The New Sotheby's Wine Encyclopedia, Fourth Edition

By Tom Stevenson (Dorland Kindersley, $50).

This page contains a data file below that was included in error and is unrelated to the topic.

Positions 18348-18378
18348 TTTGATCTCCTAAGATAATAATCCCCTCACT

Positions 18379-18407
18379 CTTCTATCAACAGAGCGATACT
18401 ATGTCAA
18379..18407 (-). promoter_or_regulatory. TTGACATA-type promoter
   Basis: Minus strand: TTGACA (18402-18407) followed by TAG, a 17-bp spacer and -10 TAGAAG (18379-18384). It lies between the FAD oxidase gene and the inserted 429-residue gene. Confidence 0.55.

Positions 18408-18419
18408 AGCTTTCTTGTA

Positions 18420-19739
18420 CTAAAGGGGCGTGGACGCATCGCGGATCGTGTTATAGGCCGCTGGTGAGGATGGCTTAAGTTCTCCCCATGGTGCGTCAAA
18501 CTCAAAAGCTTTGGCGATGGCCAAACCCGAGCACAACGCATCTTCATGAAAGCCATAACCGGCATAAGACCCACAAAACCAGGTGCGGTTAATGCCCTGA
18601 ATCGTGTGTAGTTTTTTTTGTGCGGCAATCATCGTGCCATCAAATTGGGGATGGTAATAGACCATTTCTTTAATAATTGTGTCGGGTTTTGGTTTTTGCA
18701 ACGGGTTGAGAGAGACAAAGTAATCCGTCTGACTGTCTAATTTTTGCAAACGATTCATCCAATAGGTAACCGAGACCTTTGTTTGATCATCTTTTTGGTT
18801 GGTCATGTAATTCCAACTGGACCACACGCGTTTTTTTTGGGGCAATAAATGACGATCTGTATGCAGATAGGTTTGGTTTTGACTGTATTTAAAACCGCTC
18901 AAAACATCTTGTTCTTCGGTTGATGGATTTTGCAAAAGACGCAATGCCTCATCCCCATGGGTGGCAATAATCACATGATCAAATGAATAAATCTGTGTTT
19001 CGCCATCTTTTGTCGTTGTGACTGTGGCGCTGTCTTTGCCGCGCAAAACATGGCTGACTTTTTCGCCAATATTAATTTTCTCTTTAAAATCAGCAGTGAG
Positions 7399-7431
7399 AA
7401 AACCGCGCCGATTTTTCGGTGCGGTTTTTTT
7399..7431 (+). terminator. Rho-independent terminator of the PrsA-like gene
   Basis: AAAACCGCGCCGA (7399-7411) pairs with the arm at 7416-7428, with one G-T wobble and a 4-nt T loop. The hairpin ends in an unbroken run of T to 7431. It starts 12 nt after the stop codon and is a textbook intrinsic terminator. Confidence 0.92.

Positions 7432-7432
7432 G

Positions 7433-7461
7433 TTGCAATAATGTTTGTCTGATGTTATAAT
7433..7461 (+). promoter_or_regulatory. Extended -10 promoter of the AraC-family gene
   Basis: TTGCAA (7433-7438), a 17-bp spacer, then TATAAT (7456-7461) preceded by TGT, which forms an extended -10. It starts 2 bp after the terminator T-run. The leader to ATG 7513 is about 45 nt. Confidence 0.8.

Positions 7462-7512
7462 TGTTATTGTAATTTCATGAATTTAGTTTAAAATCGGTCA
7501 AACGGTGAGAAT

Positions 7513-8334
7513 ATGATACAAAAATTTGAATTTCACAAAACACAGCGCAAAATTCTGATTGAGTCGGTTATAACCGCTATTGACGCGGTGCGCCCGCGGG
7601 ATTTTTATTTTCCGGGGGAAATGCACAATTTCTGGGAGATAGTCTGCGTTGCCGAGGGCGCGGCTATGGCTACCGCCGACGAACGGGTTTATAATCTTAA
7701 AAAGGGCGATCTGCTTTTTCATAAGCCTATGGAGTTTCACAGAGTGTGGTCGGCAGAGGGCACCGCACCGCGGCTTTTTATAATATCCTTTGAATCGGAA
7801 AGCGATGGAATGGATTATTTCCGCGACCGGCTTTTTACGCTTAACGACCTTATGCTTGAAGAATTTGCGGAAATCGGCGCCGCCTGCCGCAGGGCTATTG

Wine encyclopedias tend to follow the format set by Hugh Johnson with The World Atlas of Wine, originally published in 1970 and now (in collaboration with Jancis Robinson) in its fifth edition. They start with an introductory section providing information about the basics of wine, then continue with sections dealing with wine-producing regions around the world. The intro to Tom Stevenson's venerable wine guide (itself in its fourth edition) packs a lot of juice into a small space, and the body of the text is impressive in its detail, save for a few dorky photos of the author savoring and spitting. Stevenson concentrates on the basic information useful to wine consumers: The book is far less Euro-centric than Johnson's (or Oz Clarke's), devoting space to regions based on their commercial, not historical, importance. Even his favorite regions, Champagne and Alsace, are given only their appropriate airtime. Stevenson's treatment of lesser appellations producing value-priced red and white wines was enough to win me over. Plenty of guides cover "classic" wines—the ones that cost as much as or more than this book—but not many include information about the wines we drink on weeknights with pasta or burgers. Particularly useful is Stevenson's coverage of grape varieties and winemaking rules that apply in newer, less familiar appellations. There's little to fault about the new edition; it's well organized for quick and easy reference. The food recommendations are intriguing, though I take issue with Stevenson's suggestion of "iced water" as the proper match for Indian and Thai food, let alone cakes, puddings, and pastries. Also, the inclusion of Bulgarian reds, recommended as "budget choices" but unlikely to turn up in many U.S. wine shops, probably reflects the English origins of the book. What does any of it have to do with the celebrated London auction house Sotheby's? Nothing, as far as I can see. Fortunately, you need not place a bid to acquire a copy; the cover price represents a value even with the snobby name attached. Going once!

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